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THE good news is that advances in financial technology, or fintech, are going to improve customers lives. The bad news is a lot of investors are going to lose money while it happens.
With a record US$98bil (RM409bil) invested in the first half of 2021 alone, taking the total to in excess of US$1 trillion (RM4.17 trillion) over the past decade, the amounts involved are stunning.
Despite some amazing companies many fintechs are poor investments, beset by serious flaws in their business models and operational performance. We are in an era of immense technological change, but cheap money and the need for growth has blinded many investors to the risks.
Investors need to first focus on the basic product. The key question is what problem the fintech firm is trying to solve? Does it add value to customers and is the product better than its competitors? Surprisingly, I have seen a lot of fintechs where these basic questions seem not to have been asked.
A good example is the myriad of blockchain companies, with many trying to find a problem that can fit their perceived solution. Their products might be technically sophisticated, but are they enough for customers to switch?
The wider problem is that many firms lack a viable strategy. Rapid product rollouts, a slick user interface or innovative technology are often cited as key competitive advantages, but these are not strategies in themselves. Neither is lower cost. In many cases the competition could also reduce its pricing, thereby crushing returns.
How long could firms like the money-transfer firm Wise Plc or Revolut Ltd survive if a major incumbent such as HSBC Holdings Plc started a price war by offering the same foreign-exchange rates?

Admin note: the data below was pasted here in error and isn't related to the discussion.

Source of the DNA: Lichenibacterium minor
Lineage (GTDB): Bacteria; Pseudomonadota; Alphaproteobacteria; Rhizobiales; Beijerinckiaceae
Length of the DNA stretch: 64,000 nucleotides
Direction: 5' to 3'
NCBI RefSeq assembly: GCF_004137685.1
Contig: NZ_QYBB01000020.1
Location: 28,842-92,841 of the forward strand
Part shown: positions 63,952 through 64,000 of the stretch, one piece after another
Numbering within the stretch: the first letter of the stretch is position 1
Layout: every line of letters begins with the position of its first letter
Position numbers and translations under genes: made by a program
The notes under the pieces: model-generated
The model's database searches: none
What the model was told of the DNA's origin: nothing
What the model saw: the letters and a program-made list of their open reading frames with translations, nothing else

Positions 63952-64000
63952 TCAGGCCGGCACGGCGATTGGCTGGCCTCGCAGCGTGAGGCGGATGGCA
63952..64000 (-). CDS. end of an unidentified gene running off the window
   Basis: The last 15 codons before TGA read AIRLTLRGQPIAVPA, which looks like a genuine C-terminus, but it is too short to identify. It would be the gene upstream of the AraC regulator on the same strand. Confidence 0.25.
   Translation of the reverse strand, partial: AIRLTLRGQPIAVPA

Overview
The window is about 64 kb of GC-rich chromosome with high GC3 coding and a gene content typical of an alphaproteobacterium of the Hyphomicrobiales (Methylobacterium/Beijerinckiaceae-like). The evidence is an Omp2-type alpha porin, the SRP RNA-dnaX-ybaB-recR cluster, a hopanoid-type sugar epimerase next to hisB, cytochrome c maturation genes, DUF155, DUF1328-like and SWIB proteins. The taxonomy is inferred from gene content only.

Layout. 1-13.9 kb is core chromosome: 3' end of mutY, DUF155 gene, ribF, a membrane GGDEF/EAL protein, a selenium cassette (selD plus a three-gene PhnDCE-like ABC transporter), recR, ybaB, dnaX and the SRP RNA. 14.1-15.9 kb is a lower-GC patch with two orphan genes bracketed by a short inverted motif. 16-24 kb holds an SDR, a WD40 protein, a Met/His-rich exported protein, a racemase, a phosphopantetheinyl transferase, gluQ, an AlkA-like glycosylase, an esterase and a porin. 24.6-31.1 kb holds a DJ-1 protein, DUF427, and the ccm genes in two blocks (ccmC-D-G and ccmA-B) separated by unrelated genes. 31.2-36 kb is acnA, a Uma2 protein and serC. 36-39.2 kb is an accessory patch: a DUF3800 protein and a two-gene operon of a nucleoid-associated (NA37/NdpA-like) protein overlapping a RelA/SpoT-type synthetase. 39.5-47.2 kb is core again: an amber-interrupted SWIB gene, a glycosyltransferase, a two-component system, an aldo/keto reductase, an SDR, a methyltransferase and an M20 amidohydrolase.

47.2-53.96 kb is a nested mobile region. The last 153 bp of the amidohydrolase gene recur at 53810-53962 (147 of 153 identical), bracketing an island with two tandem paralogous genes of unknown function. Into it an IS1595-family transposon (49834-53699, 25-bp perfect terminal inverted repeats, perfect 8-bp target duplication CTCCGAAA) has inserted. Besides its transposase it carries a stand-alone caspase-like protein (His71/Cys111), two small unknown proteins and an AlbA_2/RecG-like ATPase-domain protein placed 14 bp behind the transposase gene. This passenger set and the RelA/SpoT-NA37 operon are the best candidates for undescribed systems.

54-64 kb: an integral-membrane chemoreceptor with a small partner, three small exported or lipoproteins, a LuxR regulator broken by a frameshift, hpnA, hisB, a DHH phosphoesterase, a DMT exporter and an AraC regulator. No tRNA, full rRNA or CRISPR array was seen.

A poor fundamental strategy is common and can often be detected by firms entering “Red Ocean” markets. A Red Ocean is an existing market with lots of competition. Usually, the returns are determined by market forces and disrupting these can be extremely difficult. Unless you are doing business in a very different way, you are going to be hostage to these same forces and see disappointing returns.
Hence the lacklustre performance of European challenger banks like Metro Bank PLC, Monzo Bank Ltd or Peter Thiel-backed N26 GmbH should come as no surprise. They were doing nothing fundamentally different than the incumbents. As Thiel said, most firms fail because they fail to escape the competition.
By contrast, “Blue Ocean” strategies are overlooked. A Blue Ocean is one where there is a lack of competition and an opportunity to create new demand. A Blue Ocean strategy could start in a niche of an existing market but expand or even create a completely new market. This is often where true disruptors are born. The best example is Amazon.com Inc, which started in selling books and expanding into new markets such as cloud computing.